BACtrack brings you the latest on what's happening in the world of alcohol, drinking, and breathalyzer testing.
London’s Newest Invention: Alcoholic Clouds
Consuming alcohol is obviously a very popular pastime the world over, and people are always trying to come up with new ways of consuming it. The latest comes to us from a pair of British “food artists” in London have come up with what may be the most interesting to date -- inhalation.
No, this isn’t powdered alcohol we’re talking about, but rather a gaseous cloud of alcoholic vapor released into the air using a powerful humidifier. Alcohol then enters the bloodstream not only through breathing, but incredibly, thorough the eyeballs as well.
The artists, Bompas & Parr, are selling tickets for entry into the “immersive alcohol environment” on July 31 for $15 a piece. Entry is restricted to one hour per person, at which time patrons may need to be carried out.
Study Shows Alcohol Helps Reduce Disability Caused by Chronic Pain
More news from the UK: in a recent study, scientists found that two pints of beer per day may reducing disability in people experiencing chronic pain.
The study looked at over 2,200 individuals with chronic widespread pain, the key feature of conditions such as fibromyalgia. Those who regularly consumed alcohol had lower levels of disability overall than those who never or rarely drank.
Dr. Gary Macfarlane, professor of epidemiology at the University of Aberdeen and co-author of the Arthritis Care & Research study, commented that they weren’t sure alcohol was the key factor to reducing the disability, “but the observed link warrants further investigation.”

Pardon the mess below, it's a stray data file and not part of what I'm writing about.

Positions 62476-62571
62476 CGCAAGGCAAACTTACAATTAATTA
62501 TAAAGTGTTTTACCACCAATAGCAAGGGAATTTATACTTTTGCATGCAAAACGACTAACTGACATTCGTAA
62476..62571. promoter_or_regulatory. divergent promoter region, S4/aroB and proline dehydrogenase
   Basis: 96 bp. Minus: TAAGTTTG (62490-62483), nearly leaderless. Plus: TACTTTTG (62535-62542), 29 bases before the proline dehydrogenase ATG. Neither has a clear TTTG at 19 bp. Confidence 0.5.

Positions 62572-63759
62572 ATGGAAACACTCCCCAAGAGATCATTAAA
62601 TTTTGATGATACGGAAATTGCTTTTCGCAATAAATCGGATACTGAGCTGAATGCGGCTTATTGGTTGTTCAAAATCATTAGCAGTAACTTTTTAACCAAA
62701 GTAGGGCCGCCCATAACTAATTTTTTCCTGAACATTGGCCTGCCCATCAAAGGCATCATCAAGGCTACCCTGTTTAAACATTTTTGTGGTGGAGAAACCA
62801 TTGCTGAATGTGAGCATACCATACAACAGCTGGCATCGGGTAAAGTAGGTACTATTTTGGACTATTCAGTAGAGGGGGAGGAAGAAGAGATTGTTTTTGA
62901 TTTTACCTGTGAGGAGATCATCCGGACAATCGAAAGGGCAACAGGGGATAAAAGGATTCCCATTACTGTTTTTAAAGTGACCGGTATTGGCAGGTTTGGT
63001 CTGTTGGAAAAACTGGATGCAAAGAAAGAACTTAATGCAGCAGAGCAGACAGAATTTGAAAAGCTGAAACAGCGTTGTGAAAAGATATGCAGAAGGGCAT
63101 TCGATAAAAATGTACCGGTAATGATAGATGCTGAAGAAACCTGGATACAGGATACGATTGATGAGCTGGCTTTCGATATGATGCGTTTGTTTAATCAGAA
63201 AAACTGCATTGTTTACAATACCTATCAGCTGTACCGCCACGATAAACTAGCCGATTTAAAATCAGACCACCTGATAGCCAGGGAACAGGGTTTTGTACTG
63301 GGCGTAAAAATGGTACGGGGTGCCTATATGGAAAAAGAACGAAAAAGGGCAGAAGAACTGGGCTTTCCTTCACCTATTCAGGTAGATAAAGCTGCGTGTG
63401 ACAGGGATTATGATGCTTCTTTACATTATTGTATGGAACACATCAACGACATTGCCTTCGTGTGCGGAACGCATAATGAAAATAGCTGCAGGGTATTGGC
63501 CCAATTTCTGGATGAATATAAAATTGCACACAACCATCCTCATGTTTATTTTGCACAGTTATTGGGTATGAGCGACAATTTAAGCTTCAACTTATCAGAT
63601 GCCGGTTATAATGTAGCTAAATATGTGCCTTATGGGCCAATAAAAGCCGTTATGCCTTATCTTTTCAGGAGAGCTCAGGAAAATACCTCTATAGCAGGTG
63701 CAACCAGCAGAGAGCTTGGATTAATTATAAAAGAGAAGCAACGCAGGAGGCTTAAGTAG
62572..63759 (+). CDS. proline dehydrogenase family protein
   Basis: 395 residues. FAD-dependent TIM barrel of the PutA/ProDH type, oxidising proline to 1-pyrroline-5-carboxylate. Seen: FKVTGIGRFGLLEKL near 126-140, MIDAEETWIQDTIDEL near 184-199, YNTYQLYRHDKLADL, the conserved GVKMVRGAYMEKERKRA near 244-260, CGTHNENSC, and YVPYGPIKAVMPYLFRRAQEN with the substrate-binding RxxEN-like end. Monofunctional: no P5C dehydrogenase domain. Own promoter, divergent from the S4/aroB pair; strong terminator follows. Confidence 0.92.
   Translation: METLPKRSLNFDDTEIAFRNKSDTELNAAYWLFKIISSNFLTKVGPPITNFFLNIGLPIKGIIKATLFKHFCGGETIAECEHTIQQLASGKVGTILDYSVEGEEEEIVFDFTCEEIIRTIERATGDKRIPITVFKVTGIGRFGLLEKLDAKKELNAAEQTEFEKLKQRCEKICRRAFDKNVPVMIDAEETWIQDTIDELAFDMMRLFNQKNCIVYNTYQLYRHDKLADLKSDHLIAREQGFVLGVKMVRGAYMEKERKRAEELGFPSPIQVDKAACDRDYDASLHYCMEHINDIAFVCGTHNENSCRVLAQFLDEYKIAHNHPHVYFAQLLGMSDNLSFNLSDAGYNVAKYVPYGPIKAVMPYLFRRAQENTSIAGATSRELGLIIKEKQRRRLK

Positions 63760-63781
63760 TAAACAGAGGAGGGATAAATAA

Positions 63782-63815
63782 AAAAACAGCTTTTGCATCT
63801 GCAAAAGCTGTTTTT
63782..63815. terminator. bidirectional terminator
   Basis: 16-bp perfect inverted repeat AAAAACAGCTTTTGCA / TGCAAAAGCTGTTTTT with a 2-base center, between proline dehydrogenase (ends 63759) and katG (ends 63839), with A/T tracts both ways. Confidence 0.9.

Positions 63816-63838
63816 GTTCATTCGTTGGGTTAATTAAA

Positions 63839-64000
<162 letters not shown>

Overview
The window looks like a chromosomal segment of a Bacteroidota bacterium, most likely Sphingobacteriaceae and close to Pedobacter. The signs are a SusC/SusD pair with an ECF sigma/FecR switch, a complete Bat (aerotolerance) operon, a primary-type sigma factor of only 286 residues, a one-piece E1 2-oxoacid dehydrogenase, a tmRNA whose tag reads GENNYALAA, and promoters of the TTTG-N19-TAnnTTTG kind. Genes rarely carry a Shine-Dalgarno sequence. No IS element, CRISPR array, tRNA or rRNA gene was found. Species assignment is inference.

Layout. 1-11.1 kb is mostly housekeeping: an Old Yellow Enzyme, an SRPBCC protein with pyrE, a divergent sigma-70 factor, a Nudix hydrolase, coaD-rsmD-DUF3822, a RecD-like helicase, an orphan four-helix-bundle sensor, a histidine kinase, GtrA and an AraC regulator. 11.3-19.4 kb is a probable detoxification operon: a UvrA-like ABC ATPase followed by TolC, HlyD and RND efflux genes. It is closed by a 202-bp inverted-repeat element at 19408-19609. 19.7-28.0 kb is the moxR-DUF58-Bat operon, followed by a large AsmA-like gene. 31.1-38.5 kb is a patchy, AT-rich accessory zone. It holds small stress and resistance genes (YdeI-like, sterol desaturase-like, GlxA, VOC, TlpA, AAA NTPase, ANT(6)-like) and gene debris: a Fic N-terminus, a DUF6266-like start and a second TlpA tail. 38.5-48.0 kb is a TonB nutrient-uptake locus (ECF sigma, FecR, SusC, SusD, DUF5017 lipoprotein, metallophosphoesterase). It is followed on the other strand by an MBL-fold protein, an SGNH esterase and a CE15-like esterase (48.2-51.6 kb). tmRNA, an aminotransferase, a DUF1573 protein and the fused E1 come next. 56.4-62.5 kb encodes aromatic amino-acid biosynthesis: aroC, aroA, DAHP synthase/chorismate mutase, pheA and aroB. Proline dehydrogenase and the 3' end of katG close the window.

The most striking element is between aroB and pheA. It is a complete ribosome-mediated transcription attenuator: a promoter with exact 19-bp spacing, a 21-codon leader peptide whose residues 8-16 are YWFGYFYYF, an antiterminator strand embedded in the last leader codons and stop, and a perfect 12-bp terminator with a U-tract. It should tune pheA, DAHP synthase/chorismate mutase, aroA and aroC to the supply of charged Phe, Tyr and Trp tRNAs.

NZ Bus Drivers to be Subject to Mandatory Breathalyzer Tests
Public transportation bus drivers in New Zealand will soon be subject to random breathalyzer and drug tests. Previously the employees of the biggest operator in the country, NZ Bus, were only screened pre-employment and after an incident occurred. But now, with a raised awareness of drinking and driving, the company has decided to additionally include random testing.
Chief Operating Officer Southern Tonia Haskell said the random testing wasn’t introduced in response to any specific incidents, but reflected the seriousness with which the company takes health and safety.
Southeast Asia Cracks Down on Drinking with New Policies
A recently enacted amendment to Thailand’s Alcohol Control Act will next month prohibit sales of alcohol within a 300 meter radius of higher educational institutions.
The measures are aimed at promoting a healthy lifestyle and tackling alcohol-related problems, including underage sex, the Thai Ministry of Public Health said.
This is only the latest in a series of policies being passed by Southeast Asian countries aiming to crack down on public vices. Vietnam, Philippines, Indonesia, China and parts of India have all introduced regulations aimed at lowering sales for the good of the public.
"This task of creating or strengthening a regulatory framework for alcohol turns out to be a task that countries ignore to their economic peril," said David Jernigan, director of the Center on Alcohol Marketing and Youth at the Johns Hopkins School of Public Health in Baltimore, Maryland.
"Alcohol can be a serious risk not just to health, but to development given that in much of the world it's the leading cause of death and disability for people ages 15 to 49."